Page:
Lolita Chakrabarti (Series 1-4) Ashley Artus (Series 5-7) Anthony Barclay (Series 3-4) Gary Beadle (Series 2) Tony Bluto (Series 1) Carolyn Bonnyman (Series 2) Brian Bowles (voice only, Series 9) Laura Brattan (Series 3-4; voice only, Series 5-9) Joanna Brookes (Series 1, 3 and 4) Otiz Cannelloni (Series 4) Paul Cawley (Series 3-7; voice only, Series 8-9) Ian Connaughton (Series 9) Simon Corris (Series 3-4) Sue Elliott-Nicholls (voice only, Series 8) Chris Emmett (Series 3-4) Michael Fenton-Stevens (Series 8) Regina Freedman (Series 1) Victoria Gay (Series 5-7) Roger Griffiths (Series 5-7) Mike Hayley (Series 2-7) Toby Jones (Series 5) Jenny Jules (Series 1) Moir Leslie (voice only, Series 9) Tania Levey (Series 5-6) Andy Mc Ewan (Series 1) Brian Miller (Series 3-7) Anastasia Mulrooney (Series 2-4) Fidel Nanton (Series 5) Richard Pearce (voice only, Series 9) Mo Sesay (Series 1) Elisabeth Sladen (Series 3-4 and 9) Peter Temple (voice only, Series 7) Issy Van Randwyck (Series 3-7) Paul Vates (Series 8) René Zagger (Series 2) [El Nombre] Sophie Aldred Janet Ellis (Series 6-9) Michael Fenton-Stevens (Series 9) Kate Robbins Steve Steen Archie Brown (Series 9) Neil Ben (Series 5-9) Mark Blackledge (Series 2-9) Charles Casey (Series 9) Stephen Chadwick (Series 8) Andrew Dodge Richard Durrant (Series 5-8) Sue Herrod (Series 2) Simeon Jones (Series 9) Seán de Paor (Series 2) Derek Nash (Series 4-9) Sandy Nuttgens (Series 5-9) Numbertime is a BBC educational television series for primary schools that was aired on BBC Two from 20 September 1993 to 3 December 2001.
For its first four series, it was presented by Lolita Chakrabarti.
El Nombre, an animated character from Numbertime, eventually became the concept for another educational BBC children's television program; his name means "The Name" in Spanish, and not "The Number", which would be "El Número".
The third line of his opening song and his farewell catchphrase were also changed several times during the series' run, to reflect their focus - however, the original ones ("Writing numbers in the desert sand" which was also used for the seventh series, and "Adios amigos, and keep counting" which was also used for the fourth, sixth, seventh, eighth and ninth series) remain the most famous.
For the second series, El Nombre's tagline and farewell catchphrase were changed to "Drawing shapes in the desert sand" and "Adios amigos, and keep shaping up" respectively, while for the third series, they were changed to "Righting wrongs in the desert sand" and "Adios amigos, over and out" respectively; however, for the fourth series, his tagline was changed to "Counting numbers in the desert sand" (which was also used for the ninth series), and for the third episode of the fourth series, his farewell catchphrase was changed to "Adios amigos, and fetch some water".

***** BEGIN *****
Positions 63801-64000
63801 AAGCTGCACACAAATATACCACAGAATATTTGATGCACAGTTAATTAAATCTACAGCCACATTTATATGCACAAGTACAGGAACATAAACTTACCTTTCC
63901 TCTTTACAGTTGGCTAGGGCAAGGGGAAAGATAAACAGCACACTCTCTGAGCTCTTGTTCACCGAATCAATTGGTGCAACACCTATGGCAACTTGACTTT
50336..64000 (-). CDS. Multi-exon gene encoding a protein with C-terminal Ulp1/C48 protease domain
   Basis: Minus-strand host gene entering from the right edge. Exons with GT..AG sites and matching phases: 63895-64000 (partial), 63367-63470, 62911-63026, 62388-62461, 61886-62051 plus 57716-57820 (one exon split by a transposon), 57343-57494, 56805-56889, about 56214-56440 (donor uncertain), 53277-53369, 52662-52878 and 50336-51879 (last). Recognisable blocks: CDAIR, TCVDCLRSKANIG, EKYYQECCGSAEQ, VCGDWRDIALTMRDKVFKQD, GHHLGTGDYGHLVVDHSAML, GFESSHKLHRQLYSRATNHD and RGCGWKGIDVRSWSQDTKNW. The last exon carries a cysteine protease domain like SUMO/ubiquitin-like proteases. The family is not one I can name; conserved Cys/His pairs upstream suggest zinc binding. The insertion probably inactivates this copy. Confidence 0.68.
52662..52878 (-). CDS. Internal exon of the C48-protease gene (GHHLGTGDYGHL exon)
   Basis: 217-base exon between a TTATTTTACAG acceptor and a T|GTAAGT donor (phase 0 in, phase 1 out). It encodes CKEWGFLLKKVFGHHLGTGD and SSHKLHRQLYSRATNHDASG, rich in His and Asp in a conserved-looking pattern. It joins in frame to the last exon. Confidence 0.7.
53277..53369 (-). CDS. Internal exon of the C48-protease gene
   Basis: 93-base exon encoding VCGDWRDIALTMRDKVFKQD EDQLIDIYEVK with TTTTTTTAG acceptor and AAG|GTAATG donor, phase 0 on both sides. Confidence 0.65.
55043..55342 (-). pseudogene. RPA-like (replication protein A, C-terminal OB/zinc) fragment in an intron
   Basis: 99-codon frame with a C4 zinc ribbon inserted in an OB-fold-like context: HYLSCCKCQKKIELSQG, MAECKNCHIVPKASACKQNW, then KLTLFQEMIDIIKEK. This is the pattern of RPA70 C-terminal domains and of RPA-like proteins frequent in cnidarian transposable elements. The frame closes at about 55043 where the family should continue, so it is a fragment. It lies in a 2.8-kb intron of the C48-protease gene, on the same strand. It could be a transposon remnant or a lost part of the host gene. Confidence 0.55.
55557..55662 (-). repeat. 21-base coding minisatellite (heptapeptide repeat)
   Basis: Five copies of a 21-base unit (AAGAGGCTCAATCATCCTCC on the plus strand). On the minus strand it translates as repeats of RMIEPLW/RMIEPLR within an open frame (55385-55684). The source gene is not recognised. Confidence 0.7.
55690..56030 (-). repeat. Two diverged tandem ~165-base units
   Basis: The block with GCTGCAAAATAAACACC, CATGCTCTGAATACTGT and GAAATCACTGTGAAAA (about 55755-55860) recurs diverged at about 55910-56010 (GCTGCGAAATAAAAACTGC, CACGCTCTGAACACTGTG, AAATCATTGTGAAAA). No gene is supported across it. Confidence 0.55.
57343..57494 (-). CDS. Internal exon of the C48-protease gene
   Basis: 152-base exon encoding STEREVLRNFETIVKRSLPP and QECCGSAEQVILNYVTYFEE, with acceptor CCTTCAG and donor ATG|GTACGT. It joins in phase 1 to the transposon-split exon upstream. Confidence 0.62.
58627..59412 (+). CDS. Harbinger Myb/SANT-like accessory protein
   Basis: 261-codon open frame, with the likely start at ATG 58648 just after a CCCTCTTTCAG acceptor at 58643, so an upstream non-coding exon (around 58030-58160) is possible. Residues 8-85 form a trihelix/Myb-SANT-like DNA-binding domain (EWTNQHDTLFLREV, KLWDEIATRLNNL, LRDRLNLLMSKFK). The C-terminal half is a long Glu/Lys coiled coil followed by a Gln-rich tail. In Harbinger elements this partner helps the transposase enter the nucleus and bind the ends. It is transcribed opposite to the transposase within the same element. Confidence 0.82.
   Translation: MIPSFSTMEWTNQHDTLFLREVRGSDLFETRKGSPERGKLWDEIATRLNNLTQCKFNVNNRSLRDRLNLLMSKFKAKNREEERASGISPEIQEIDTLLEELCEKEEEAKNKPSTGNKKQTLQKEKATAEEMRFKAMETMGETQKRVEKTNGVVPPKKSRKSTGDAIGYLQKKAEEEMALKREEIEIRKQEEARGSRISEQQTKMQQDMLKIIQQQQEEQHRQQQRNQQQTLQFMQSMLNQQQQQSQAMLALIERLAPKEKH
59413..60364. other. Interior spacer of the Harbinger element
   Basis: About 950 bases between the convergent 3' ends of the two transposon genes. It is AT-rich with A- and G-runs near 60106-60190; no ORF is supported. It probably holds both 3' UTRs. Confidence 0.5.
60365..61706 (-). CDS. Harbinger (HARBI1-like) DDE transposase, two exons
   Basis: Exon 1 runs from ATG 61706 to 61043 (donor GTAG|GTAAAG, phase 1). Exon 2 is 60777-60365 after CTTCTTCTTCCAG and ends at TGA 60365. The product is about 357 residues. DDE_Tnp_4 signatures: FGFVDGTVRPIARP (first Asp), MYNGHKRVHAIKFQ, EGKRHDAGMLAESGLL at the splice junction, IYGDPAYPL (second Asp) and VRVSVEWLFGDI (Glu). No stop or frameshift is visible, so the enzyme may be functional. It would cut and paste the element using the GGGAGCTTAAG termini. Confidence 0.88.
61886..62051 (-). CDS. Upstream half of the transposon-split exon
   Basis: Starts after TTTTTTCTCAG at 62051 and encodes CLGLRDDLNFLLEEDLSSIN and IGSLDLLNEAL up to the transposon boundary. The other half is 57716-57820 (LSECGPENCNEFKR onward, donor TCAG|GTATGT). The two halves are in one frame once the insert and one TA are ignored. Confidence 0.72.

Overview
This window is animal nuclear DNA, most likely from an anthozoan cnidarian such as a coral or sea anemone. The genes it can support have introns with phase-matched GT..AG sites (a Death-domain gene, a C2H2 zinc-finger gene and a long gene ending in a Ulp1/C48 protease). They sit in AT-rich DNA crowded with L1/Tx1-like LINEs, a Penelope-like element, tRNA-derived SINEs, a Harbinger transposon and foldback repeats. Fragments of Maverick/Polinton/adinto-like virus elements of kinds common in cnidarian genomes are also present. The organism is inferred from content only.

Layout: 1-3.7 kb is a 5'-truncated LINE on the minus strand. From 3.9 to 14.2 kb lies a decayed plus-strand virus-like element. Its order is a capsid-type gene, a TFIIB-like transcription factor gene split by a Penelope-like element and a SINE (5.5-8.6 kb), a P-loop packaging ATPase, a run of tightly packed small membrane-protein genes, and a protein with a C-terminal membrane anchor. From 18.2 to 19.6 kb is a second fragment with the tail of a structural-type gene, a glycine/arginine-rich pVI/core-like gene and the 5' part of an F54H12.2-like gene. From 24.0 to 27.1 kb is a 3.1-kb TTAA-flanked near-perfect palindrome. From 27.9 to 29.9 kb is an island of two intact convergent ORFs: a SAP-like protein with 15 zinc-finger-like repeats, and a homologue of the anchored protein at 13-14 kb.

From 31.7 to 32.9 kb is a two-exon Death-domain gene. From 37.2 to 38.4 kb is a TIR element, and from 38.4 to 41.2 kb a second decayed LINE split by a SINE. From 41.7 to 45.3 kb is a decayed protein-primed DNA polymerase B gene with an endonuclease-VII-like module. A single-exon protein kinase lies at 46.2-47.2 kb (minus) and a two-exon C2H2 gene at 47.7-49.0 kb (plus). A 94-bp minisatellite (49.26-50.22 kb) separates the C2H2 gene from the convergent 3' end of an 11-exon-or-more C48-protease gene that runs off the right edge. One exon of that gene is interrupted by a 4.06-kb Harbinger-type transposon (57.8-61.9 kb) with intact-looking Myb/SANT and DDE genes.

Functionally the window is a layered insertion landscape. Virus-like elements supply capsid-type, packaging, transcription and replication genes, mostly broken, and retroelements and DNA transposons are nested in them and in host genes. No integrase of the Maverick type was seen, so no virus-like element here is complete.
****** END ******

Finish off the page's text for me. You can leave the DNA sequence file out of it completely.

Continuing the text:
For the fifth series, both his tagline and farewell catchphrase were changed to "Telling time in the desert sand" and "Adios amigos, 'till the next time" respectively, while for the sixth series, his tagline was changed to "Using numbers in the desert sand"; finally, for the eighth series, his tagline was changed to "Counting money in the desert sand".
1 - Little Miss Muffet with several interruptions, and Little Jack Horner has one minute to Find 1 Plum on Sammy Sallow's game show of the same name; if he succeeds, he can choose one mountain bike, or one computer, or one picture of Sallow.The first series, which is aimed at four- to five-year-olds, comprised ten episodes focusing on the numbers 1-10, in order; each episode opened with Lolita introducing herself to the viewer, and pulling the number for the episode off its string (which was hanging from the studio ceiling), then pushing it into its correct hole in a wall, and singing the main theme, One to Ten, as each of its holes lit up in turn, which was repeated throughout the programme.In between, there were comedy sketches (mostly based on nursery rhymes), and animations, the most famous involving El Nombre, the Mexican gerbil who parodied Zorro, showing little Juan how to draw numbers as his four-piece mariachi band played The Mexican Hat Dance (and said "Again!This episode ends with One Finger, One Thumb, Keep Moving, which is sung by the group of children who sang Numbers All Around earlier on in it. 2 with Marvo the Magician (and his Two Amazing Dickey Birds), and Sammy Sport reports on Jack and Jill's attempt to break the world record for the fastest time to run up a hill, fill a pail with water, and take it back down the hill again (under 2 minutes); this episode ends with Lolita singing The Animals Went in Two by Two.
Sammy Sport is joined by Baa-Baa Black Sheep for the results of the "Win a Bag of Wool" competition, while Goldilocks invites viewers to Guess Whose House (for Sammy Sallow's game show of the same name); the Numbertime Top Ten also brings the viewers, at No.
3, the ever-popular "Three-Sided Triangles", who sing an original song named We're Triangles (Oh Yes We Are).